Howzat? England bowled out by Ireland on Boris’s first day as PM

Fans at Lord’s cricket ground treated to rare sight of first-ever Ireland-England Test match

An Ireland fan celebrates as England are bowled out before lunch during day one of the  Test match between England and Ireland at Lord’s Cricket Ground on in London on Wednesday. Photograph: Stu Forster/Getty Images

An Ireland fan celebrates as England are bowled out before lunch during day one of the Test match between England and Ireland at Lord’s Cricket Ground on in London on Wednesday. Photograph: Stu Forster/Getty Images

 

Boris Johnson was promising no quarter on Brexit a few miles away in Downing Street, but at Lord’s cricket ground in St John’s Wood in North London, it was the Irish cricket team who offered lessons to their English counterparts in the first-ever Test between the sides.

The atmosphere at England v Ireland sporting fixtures is usually defined by intense rivalry. But fans of both countries filtered into the ground together in good spirits, sharing jokes and suncream in the blistering 30-degree heat.

However, the English good humour was challenged by a magnificent Irish bowling display, which left them 85 all-out before lunch. Taken aback by the morning’s developments, BBC cricket correspondent Jonathan Agnew told BBC Radio 4’s Test Match Special: “Ireland lead England by 80 on the first day of a Test match. It has been the most bizarre day.”

In a delicious irony, the Daily Telegraph, which has claimed the occasional Irish Oscar-winning actor as “British”, was left to claim “Lambeth-born Tim Murtagh” after the Irish bowler had taken five wickets for just 13 runs – the second-lowest result ever claimed by a bowler of any country against England.

Raised in England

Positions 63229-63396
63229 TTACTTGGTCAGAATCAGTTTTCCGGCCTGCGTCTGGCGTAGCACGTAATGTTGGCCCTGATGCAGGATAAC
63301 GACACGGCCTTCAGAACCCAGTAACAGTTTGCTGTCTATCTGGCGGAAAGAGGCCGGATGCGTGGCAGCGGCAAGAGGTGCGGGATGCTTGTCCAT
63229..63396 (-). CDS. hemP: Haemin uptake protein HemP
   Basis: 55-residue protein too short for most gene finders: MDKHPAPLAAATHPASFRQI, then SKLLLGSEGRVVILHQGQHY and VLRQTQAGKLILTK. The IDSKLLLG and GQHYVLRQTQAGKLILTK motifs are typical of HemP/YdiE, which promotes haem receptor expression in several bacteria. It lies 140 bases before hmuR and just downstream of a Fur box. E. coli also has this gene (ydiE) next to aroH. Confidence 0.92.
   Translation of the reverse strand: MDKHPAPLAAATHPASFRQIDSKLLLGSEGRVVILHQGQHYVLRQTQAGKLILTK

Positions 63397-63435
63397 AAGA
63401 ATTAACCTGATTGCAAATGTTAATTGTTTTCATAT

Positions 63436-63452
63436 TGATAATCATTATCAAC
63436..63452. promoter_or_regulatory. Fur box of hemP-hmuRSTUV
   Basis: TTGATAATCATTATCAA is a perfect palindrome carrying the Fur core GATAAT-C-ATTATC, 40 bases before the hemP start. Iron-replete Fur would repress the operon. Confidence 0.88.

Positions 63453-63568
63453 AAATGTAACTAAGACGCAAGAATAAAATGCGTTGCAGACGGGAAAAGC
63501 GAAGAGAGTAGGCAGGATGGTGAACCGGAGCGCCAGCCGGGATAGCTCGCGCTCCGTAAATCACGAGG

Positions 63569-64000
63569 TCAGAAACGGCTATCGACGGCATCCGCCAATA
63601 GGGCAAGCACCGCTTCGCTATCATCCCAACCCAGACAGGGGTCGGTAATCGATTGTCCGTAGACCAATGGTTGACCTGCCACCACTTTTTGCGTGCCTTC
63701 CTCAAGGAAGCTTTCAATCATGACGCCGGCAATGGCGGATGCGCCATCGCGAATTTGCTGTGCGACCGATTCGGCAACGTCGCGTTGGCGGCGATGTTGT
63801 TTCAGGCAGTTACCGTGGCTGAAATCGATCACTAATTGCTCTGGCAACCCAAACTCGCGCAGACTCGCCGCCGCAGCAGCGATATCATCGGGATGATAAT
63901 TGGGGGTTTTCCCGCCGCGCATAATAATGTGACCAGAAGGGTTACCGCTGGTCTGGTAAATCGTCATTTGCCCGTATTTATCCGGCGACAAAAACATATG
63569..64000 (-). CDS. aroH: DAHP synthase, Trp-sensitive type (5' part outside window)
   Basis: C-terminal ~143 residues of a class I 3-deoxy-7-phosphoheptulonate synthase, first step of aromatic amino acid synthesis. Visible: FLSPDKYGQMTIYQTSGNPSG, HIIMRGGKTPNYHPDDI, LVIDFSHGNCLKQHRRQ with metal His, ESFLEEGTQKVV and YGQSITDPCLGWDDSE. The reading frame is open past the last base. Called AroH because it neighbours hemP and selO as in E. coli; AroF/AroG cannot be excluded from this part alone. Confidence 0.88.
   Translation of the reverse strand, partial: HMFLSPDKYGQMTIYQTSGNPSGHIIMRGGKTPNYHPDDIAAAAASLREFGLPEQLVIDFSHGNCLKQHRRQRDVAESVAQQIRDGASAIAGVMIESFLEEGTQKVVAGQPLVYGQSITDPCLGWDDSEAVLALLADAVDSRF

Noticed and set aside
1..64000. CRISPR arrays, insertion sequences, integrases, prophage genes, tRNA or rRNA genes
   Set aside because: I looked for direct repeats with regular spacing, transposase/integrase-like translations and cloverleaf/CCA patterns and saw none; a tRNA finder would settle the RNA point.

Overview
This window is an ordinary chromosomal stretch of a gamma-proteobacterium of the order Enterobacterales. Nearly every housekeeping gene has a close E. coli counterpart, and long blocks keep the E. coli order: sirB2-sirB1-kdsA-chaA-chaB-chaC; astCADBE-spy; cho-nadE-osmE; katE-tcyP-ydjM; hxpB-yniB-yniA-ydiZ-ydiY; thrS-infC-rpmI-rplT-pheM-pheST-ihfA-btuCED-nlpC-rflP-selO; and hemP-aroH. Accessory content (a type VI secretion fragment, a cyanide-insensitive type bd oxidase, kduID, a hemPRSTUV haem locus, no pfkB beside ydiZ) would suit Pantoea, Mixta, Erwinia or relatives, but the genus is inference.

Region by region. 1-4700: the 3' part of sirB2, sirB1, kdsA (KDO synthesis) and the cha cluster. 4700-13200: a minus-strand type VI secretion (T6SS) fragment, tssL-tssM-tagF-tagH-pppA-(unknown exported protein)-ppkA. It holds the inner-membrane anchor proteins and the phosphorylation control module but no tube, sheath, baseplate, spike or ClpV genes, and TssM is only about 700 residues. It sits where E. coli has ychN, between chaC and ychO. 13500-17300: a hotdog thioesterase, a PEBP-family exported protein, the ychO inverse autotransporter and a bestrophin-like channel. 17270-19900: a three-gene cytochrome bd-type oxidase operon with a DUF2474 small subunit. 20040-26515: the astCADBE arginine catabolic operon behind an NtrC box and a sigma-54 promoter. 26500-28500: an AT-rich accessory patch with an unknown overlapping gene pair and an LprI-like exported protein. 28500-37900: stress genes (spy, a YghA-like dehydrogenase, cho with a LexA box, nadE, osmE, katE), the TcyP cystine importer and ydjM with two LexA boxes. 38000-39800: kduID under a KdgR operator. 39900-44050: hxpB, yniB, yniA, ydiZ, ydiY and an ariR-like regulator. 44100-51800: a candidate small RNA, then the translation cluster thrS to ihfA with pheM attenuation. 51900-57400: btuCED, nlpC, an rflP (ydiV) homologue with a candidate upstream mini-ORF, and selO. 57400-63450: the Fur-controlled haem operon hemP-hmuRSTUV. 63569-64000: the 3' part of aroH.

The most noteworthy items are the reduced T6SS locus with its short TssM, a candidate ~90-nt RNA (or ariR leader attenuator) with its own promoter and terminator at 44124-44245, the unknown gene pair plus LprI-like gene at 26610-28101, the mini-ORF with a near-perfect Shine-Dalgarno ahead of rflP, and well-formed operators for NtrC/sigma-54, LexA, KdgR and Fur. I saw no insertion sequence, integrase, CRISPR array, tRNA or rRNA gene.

Unlike the English World Cup-winning captain, Irishman Eoin Morgan, James Murtagh, born in 1981, was raised in England. The left-handed batsman and right-arm fast-medium bowler represented England in the 2000 ICC Under-19 Cricket World Cup. He played for the Surrey county team from 2000 to 2006, then moved to Middlesex, where he has played since.

Murtagh first played for Ireland in 2012. Six years later, he was one of the eleven cricketers to play in Ireland’s first Test match, against Pakistan. Eighteen months ago, he was named the Men’s International Player of the Year at the annual Cricket Ireland Awards.

I never thought I’d see Ireland play at Lord’s in my lifetime. It’s absolutely fantastic

The Irish mood in the stands brightened and brightened as the day went on. “Now there’s a happy face! My grandmother is 100 this week, she’s a big Cricket fan and we have brought her to Lords to see the first ever Ireland/England Test. And what a start by @Irelandcricket,” tweeted Minister for Foreign Affairs Simon Coveney on a rare day away from dealing with Brexit.

On the ropes

He was not the only Irish Government Minister in the stands. Minister for Sport Shane Ross, a noted cricket fan of many years’ standing, declared on Twitter that the English were on the ropes.

The Irish in Britain were there, too, including Timothy Hart, whose parents hail from Macroom, Co Cork, who had travelled from Southampton. “Having been brought up in England, I never thought I’d see Ireland play at Lord’s in my lifetime. It’s absolutely fantastic.”

Ireland went on to take a 122-run first innings lead at Lord’s.